I know the first day of spring was last week, but let’s be honest… It felt nothing like spring! Actually, I remember wearing a long down filled coat and feeling like my face was burning due to the intensity of the cold wind. However, as I walked my dogs under a shining sun yesterday afternoon, I started to believe that spring is actually here. It amazes me how a change in temperature and a bright sky can truly lift your spirits, make you feel appreciative and accepting about each and every aspect of your life yet fill you with the desire for transformation.
These feelings all make sense if we think about what happens in nature as we transition to spring. First of all, we experience increased rainfall so the grass, plants, flowers, etc. have enough moisture to grow. After the rain, the buds reach toward the sun (another essential factor in their growth) as flowers bloom and vegetation develops. This reminds me of a quote, “Don’t confuse your path with your destination. Just because it’s stormy now doesn’t mean that you aren’t headed for sunshine.” The rain may appear as a setback, but in actuality it is only shaping us into stronger people. The rain has power to transform us from something small and simple to something larger and more beautiful just like the the green stems and leaves develop into colorful daffodils, carrots and kiwis. During the springtime, the water, that was once frozen, melts and begins to flow in. So, while the winter served as a season to spend more time indoors, fueling up and resting like bears, the spring encourages flexibility and movement.
In Chinese medicine, spring is associated with the wood element as well as the liver and gallbladder organs. As wood grows, its roots plunge into the earth to from a stable base upon which it can reach up and out the towards the sun.To grow, the wood must be supple without being bogged down in water. To me, this serves as a reminder to focus on who we truly are and what is most important in life, without being weighed down in the tiny details. Only then can we evolve and create passionate lives. Embodying the wood element entails asserting yourself and dealing with information: both the planning of the information and the structure. In the life cycle, wood/spring correlates with birth and the time leading up to the teenage years. Don’t we always say children grow up so quickly? Within the body, the liver ensures the smooth flow of qi & blood. It nourishes the sinews and distributes nourishment to the eyes. As a result, a healthy liver is important for having a vision and setting goals. If there is a problem with the plan created, the liver can foresee the issues. While the liver has the plan, it needs its partner, the gallbladder, to execute the plan. In addition to helping the liver by providing organization, structure and time management, the gallbladder implements action and “cuts the fat,” similarly to its physiology of storing and releasing bile. This enables spring to be a season of fast growth and transformation. Stay strong in who you are and what you want. Develop a plan, and stick to it.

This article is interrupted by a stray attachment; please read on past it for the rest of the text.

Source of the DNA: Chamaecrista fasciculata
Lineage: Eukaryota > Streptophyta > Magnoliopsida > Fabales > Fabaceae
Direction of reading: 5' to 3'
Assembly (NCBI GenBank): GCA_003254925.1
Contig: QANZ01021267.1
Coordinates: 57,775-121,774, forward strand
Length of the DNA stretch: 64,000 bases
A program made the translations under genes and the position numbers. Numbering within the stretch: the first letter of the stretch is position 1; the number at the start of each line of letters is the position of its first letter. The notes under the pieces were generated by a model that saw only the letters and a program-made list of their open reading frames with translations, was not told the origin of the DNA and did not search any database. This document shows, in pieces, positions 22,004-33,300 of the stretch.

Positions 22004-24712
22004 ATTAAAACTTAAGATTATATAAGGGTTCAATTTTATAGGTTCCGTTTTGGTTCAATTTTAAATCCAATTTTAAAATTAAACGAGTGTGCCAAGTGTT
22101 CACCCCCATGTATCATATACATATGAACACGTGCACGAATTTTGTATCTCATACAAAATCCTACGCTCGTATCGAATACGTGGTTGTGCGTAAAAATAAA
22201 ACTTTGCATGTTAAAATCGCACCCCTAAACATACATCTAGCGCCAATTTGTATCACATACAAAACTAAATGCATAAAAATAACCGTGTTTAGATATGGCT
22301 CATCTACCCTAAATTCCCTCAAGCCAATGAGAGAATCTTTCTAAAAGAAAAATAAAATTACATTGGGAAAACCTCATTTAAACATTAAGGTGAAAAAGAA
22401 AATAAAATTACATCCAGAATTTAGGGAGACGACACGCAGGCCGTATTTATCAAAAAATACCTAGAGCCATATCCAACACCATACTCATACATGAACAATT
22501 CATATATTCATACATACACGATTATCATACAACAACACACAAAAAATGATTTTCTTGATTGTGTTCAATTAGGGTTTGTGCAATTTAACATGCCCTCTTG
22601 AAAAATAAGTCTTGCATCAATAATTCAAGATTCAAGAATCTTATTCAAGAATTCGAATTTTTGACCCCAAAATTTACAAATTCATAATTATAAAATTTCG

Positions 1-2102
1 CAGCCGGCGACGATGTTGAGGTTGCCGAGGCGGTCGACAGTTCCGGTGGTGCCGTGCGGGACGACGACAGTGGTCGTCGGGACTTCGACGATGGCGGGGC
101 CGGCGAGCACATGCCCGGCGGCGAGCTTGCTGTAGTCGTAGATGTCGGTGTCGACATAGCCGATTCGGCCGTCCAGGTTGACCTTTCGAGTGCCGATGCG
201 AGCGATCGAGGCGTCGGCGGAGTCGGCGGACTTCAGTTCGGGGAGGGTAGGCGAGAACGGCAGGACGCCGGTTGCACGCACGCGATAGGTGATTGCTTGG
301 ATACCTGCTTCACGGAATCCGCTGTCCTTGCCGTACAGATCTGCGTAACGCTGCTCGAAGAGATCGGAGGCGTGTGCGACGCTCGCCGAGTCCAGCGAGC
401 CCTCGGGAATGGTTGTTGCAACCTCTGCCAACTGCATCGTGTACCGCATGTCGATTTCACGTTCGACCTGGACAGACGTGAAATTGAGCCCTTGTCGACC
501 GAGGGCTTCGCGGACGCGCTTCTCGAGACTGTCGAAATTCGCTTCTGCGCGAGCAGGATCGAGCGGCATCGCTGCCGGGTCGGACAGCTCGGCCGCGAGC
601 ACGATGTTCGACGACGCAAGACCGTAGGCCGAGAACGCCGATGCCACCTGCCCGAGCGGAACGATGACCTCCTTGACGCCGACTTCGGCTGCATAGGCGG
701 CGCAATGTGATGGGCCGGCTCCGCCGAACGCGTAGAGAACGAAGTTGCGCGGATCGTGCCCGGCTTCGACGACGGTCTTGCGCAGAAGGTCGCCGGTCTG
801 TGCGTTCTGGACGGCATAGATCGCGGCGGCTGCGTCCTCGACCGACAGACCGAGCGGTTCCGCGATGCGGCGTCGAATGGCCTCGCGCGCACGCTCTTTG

To relate this change in season to our bodies, if you are someone who suffers from headaches and/or insomnia, spring can potentially worsen these symptoms due to the season’s desire to expand and receive more light. Additionally, with a lot of new growth, spring tends to be a more problematic season for allergy sufferers. Since East Asian Medicine works with the physical, spiritual and emotional body, spring serves as the perfect time to help you grow as a person. The combination of acupuncture and herbs can also help bring to balance any issues surrounding anger/irritability, constipation, depression, headaches, eye dryness, menstrual irregularities and more.
As far as what you can do to help keep your body healthy, be sure to get out and move, which also helps you get adequate amounts of vitamin D. As for food, you want to eat lighter and include more foods that have a cooling and ascending quality such as light, leafy vegetables, flowers and shoots. Food preparation ought to be simpler: cook at higher temperatures for a shorter amount of time. Include more raw foods, especially as the temperatures increase. However, make sure not to over do it. Our bodies need warm foods to function optimally. Ideal cooking herbs include basil, fennel, rosemary dill and bay leaf. The farmers’ markets will open soon, and it is always beneficial, regardless of the season, to eat in season and eat locally. Lastly, early spring tends to be really windy, a time when many people get sick. Since acupuncturists view wind, especially at the back of the neck, as the start to many diseases, it is recommended to wear a scarf that covers this area. Personally, I’d go for color. 🙂
For more information on me and the medicine, please visit www.happyheartholistichealth.com.